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The Flexible Image Transport System (FITS) has been the de facto standard for storing and exchanging astronomical data for decades, but it is beginning to show its age. Developed in the late 1970s, the FITS authors made a number of implementation choices that, while common at the time, are now seen to limit its utility for the needs of modern science. As astronomy moves into a more varied set of data product types (data models) with richer and more complex metadata, FITS is being pushed to its breaking point. The issues with FITS are outlined in great detail in [Thomas2015].

Newer formats, such as VOTable have partially addressed the problem of richer, more structured metadata, by using tree structures rather than flat key/value pairs. However, those text-based formats are unsuitable for storing large amounts of binary data. On the other end of the spectrum, formats such as HDF5 and BLZ address problems with large data sets and distributed computing, but don’t really address the metadata needs of an interchange format. ASDF aims to exist in the same middle ground that made FITS so successful, by being a hybrid text and binary format: containing human editable metadata for interchange, and raw binary data that is fast to load and use. Unlike FITS, the metadata is highly structured and is designed up-front for extensibility.

ASDF has the following explicit goals:

  • It has a hierarchical metadata structure, made up of basic dynamic data types such as strings, numbers, lists and mappings.
  • It has human-readable metadata that can be edited directly in place in the file.
  • The structure of the data can be automatically validated using schema.
  • It’s designed for extensibility: new conventions may be used without breaking backward compatibility with tools that do not understand those conventions. Versioning systems are used to prevent conflicting with alternative conventions.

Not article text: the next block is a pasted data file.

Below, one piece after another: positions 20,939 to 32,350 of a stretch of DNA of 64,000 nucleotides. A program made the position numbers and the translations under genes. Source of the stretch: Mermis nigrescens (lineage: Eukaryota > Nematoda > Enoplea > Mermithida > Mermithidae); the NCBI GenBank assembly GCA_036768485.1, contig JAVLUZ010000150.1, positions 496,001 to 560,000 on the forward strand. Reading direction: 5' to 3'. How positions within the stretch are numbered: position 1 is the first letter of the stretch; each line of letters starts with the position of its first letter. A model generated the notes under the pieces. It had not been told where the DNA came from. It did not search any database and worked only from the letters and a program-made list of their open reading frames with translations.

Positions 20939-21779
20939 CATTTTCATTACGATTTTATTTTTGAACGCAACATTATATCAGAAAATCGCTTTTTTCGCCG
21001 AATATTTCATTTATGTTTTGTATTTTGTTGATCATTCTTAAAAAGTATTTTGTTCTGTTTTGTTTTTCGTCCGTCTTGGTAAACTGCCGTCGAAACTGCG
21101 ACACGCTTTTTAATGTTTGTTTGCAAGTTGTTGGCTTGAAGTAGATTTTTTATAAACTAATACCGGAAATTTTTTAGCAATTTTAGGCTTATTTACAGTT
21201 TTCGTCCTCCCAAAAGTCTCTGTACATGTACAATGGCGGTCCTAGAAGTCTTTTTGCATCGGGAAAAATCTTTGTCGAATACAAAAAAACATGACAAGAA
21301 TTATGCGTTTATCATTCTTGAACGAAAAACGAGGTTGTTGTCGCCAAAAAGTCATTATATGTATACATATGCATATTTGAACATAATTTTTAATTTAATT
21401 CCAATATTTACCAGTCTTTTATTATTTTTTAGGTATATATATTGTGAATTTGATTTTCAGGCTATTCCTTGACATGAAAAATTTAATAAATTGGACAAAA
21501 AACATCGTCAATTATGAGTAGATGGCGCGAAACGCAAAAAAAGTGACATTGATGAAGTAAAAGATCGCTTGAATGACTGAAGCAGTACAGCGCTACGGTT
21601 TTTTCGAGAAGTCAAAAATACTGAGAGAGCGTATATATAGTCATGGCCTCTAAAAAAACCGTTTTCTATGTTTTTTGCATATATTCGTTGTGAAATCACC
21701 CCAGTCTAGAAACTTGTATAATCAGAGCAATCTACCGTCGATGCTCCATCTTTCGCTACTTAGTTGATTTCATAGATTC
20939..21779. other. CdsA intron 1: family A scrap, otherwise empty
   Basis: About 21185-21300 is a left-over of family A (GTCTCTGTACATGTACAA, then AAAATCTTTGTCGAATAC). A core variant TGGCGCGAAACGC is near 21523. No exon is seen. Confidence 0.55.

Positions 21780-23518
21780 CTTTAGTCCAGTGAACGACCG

• The binary array data (when compression is not used) is a raw memory dump, and techniques such as memory mapping can be used to efficiently access it.
  • It is possible to read and write the file in as a stream, without requiring random access.
  • It’s built on top of industry standards, such as YAML and JSON Schema to take advantage of a larger community working on the core problems of data representation. This also makes it easier to support ASDF in new programming languages and environments by building on top of existing libraries.
  • Since every ASDF file has the version of the specification to which it is written, it will be possible, through careful planning, to evolve the ASDF format over time, allowing for files that use new features while retaining backward compatibility with older tools.

ASDF is primarily intended as an interchange format for delivering products from instruments to scientists or between scientists. While it is reasonably efficient to work with and transfer, it may not be optimal for direct use on large data sets in distributed and high performance computing environments. That is explicitly not a goal of the ASDF standard, as those requirements can sometimes be at odds with the needs of an interchange format. ASDF still has a place in those environments as a delivery mechanism, even if it ultimately is not the actual format on which the computing is performed.


The ASDF standard is being developed concurrently with a reference implementation written in Python.

There is also a work-in-progress implementation for Go by Sebastian Binet.

Incorporated standards

The ASDF format is built on top of a number of existing standards:

[Thomas2015]Thomas, B., Jenness. T. et al. 2015, “The Future of Astronomical Data Formats I. Learning from FITS”. Astronomy & Computing, in press, arXiv e-print: 1502.00996.